The male White Headed Woodpecker, that lives in one of the two dead trees four feet immediately to the right of my truck, woke me up this morning by pecking on my window. He's quite used to my presence by now, and works the trees all around me. He's in the small tree eight feet to my left as I write. It's all go around here, I tell ya!
At the end of the following paragraphs are the links to various Miniature Societies.
Some of you will have read about Miniatures when you clicked on that tab on this blog. I invite you to read that page again. Here I will reiterate some of that information and perhaps add a little bit more. Unless you have been fortunate enough to have attended a Miniature Show, and there are not many of them in the grand scheme of things, you probably have never seen a Miniature.
A Miniature is not just a small painting, although small paintings do appear in many of the Miniature shows. What differentiates the true or ‘Classic Miniature,' (a term I may have coined) from small paintings of similar size, is to be found in the technique and application of the pigments when painting. The Classic Miniature is highly detailed, and built up with transparent and translucent layers of pigments, whether they be Watercolour, Gouache, Acrylic, or Oils. Many thus find added enjoyment by perusing their Miniatures with the aid of a magnifying glass.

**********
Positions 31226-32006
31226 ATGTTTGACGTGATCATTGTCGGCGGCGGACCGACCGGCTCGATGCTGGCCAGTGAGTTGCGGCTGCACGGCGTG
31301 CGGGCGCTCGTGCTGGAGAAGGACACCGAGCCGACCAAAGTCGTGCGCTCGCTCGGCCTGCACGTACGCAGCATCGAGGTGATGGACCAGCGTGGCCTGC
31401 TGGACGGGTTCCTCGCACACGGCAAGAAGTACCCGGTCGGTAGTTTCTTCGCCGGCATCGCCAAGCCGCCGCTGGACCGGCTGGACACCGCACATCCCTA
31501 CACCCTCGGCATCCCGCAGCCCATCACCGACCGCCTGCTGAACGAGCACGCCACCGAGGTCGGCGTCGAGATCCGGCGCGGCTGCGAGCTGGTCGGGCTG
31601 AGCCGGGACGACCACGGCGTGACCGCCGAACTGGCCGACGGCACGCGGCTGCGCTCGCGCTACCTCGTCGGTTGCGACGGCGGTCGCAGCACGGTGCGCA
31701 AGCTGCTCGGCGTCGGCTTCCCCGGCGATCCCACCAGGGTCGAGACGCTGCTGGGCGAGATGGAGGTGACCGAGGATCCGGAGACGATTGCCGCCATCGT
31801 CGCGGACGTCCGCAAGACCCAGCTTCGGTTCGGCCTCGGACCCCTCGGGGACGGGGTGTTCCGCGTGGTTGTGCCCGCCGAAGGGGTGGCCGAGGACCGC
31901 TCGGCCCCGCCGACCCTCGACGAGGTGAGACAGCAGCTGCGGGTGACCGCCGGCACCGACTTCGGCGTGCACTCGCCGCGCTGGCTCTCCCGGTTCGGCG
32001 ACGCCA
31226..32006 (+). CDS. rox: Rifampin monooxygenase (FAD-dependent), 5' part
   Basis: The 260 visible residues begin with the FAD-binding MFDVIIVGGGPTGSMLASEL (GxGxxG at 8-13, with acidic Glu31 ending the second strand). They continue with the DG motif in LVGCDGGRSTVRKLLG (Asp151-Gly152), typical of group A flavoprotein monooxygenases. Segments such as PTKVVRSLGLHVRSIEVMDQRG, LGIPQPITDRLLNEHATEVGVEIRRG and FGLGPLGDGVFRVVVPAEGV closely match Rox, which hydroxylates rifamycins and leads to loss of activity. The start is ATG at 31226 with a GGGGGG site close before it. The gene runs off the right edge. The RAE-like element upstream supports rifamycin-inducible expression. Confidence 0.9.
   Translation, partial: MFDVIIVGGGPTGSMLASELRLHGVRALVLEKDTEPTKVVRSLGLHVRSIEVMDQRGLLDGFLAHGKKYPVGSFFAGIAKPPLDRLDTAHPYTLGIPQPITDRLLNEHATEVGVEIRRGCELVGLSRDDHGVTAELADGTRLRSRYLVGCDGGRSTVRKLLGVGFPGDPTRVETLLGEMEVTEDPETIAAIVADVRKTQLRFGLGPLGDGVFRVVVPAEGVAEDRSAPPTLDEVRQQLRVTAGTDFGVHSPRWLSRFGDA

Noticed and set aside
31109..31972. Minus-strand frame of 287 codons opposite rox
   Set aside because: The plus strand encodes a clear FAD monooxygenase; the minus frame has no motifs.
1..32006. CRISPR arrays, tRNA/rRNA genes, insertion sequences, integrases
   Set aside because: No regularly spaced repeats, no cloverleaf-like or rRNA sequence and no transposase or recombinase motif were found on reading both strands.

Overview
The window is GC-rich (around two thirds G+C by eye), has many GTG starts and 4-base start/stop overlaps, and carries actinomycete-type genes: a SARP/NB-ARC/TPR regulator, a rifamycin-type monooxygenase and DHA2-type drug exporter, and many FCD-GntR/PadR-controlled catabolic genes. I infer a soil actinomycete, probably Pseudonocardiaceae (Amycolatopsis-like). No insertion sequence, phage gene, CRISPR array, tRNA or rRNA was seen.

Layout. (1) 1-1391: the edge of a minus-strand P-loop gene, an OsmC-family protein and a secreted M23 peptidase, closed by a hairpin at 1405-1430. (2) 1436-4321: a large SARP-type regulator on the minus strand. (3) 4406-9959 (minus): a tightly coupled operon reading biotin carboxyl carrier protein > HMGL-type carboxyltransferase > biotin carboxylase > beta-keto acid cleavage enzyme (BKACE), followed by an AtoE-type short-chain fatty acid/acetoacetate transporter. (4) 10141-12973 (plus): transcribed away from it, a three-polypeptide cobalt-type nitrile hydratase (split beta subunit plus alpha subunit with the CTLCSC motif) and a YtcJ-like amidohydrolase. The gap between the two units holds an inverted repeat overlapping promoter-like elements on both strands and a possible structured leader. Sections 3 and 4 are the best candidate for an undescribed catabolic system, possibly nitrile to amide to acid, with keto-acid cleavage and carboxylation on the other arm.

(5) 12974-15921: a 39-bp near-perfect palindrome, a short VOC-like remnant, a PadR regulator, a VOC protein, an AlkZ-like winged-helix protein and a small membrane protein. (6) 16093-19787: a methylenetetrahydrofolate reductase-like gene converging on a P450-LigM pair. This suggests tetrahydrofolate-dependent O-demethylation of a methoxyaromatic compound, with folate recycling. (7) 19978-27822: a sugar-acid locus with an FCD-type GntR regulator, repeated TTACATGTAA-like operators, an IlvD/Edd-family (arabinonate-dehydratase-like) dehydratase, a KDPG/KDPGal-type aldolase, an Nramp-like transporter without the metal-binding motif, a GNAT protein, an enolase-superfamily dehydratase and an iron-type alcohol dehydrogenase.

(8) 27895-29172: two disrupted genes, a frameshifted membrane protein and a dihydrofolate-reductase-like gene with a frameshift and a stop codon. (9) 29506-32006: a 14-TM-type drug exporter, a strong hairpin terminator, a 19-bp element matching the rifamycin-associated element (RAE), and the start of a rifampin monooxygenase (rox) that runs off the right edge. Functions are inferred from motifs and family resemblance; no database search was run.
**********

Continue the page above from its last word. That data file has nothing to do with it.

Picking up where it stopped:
Many galleries do not understand Miniatures. For example I have seen galleries’ call to artists for a miniature show that accepts paintings up to 12”x16” in size. These are not Miniatures ... they are small paintings. According to the premier Miniature societies, the maximum size accepted is 25 square inches, and there is a restriction on the maximum outside frame dimensions, as well.